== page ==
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Security Audit 2009-09-02: Crypt Token Based Fix for CSRF Vulnerability

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This is an advisory for TWiki site administrators to secure their TWiki installation against CSRF (cross-site request forgery) exploits.

Affected Software Versions

  • All TWiki releases prior to TWiki Release 4.3.2

Attack Vectors

Attack can be done by tricking an authenticated TWiki user into visiting a static HTML page on another side, where a Javascript enabled browser will send an HTTP POST request to TWiki, which in turn will process the request as the TWiki user.

Impact

Updates pages with the attackers content in TWiki as the viewing user, including members of the TWikiAdminGroup. This can be used to gain administrator privileges, change access permissions and do other things.

Severity Level

The TWiki SecurityTeam triaged this issue as documented in TWikiSecurityAlertProcess and assigned the following severity level:

  • Severity 3 issue: TWiki content or browser is compromised.

MITRE Name for this Vulnerability

There is no CVE for this security audit, however there is a related CVE-2009-1339 assigned by The Common Vulnerabilities and Exposures project.

Details

If you trick an authenticated TWiki user into visiting a static HTML page on another side with below content, the browser will send the "csrf" web form as a POST request to TWiki, which in turn will process it.

<html>
<form action="http://example.com/twiki431/bin/save/Sandbox/TestTopic" method="post" name="csrf">
<input type="hidden" name="action_quietsave" value="1">
<input type="hidden" name="text" value="Secunia was here">
<input type="submit">
</form>
<body onLoad="Javascript:document.csrf.submit()">
</html>

Countermeasures

  • Upgrade to the latest patched production TWiki-4.3.2, TWikiRelease04x03x02.
  • Use the web server software to restrict access to the web pages served by TWiki.

Implications for TWiki Content Authors

TWiki-4.3.2 adds additional protection against CSRF exploits. If enabled, TWiki protects content updates with a one-time-use crypt token that is passed along in HTML forms. As a drawback, a user can no longer hit the browser back button to fix a typo; an "invalid crypt token" error message is shown if the user tries to save the page again.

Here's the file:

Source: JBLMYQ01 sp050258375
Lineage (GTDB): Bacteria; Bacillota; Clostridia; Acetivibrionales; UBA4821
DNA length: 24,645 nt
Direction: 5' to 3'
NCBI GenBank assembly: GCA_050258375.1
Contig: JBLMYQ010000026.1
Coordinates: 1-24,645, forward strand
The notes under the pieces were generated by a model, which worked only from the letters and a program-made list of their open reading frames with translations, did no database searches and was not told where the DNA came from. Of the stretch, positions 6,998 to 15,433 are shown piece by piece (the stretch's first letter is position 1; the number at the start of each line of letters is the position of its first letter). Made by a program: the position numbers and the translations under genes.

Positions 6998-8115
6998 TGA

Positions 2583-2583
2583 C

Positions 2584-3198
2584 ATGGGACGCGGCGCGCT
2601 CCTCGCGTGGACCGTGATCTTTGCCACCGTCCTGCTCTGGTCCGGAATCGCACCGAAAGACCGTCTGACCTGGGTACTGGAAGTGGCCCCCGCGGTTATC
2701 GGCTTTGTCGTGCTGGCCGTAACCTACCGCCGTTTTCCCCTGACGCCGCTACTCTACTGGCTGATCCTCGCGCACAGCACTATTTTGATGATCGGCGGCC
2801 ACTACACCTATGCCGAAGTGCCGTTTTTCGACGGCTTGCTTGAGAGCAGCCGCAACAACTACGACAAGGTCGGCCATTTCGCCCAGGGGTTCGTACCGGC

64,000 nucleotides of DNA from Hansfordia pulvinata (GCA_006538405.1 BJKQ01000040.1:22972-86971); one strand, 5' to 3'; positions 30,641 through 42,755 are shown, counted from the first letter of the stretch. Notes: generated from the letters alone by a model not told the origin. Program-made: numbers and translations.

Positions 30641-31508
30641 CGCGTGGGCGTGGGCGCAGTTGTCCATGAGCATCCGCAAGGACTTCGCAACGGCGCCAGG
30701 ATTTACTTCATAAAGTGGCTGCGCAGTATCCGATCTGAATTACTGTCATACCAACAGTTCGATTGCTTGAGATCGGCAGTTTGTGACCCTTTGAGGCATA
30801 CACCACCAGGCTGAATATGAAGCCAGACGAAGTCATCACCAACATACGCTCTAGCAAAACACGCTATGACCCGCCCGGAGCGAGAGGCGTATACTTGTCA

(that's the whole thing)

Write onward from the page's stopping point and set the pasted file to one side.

There is a balance between security and user convenience. A TWiki administrator can enable and disable the crypt token based CSRF protection with the {CryptToken}{Enable} configure setting. For mission critical public TWiki sites it is recommended to enable the crypt token; for firewalled TWiki sites it is usually OK to disable it.

Authors and Credits

External Resources

  1. Wikipedia:Cross-site_request_forgery - CSRF overview on Wikipedia
  2. Cross Site Request Forgeries: Exploitation and Preventation
  3. Popular Websites vulnerable for CSRF attack
  4. Preventing CSRF Attacks

-- Contributors: PeterThoeny, SopanShewale - 2009-09-02

Discussion

I'd like to comment on the 'Implications' part.

Why is it considered safe to disable the protection in a firewalled surrounding. There is a user logged in to TWiki with content author or even admin privileges. CSRF summarizes several different ways (the one mentioned in this article is only one) to trick the user into submitting a request. No firewall or encryption or disabling javascript will help here. The only valid countermeasure is the token-thing. So i consider it recommended in any case.

Another thing is the usability drawback (user can not use browser's back button): I don't know how the token protection is implemented for TWiki. But the Back-Button problem occurs when a new unique token is generated for each request which makes submits originating from cached pages pretty useless. But although somewhat less secure it is generally safe enough to generate one token for the whole user session.

-- PeterCarter - 2010-03-27

Points well taken on the need for CSRF protection behind firewall.

Also agree to keep token for the whole edit session. Please feel free to submit a feature proposal.

-- PeterThoeny - 2010-03-28

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Topic revision: r11 - 2013-05-14 - PeterThoeny
 
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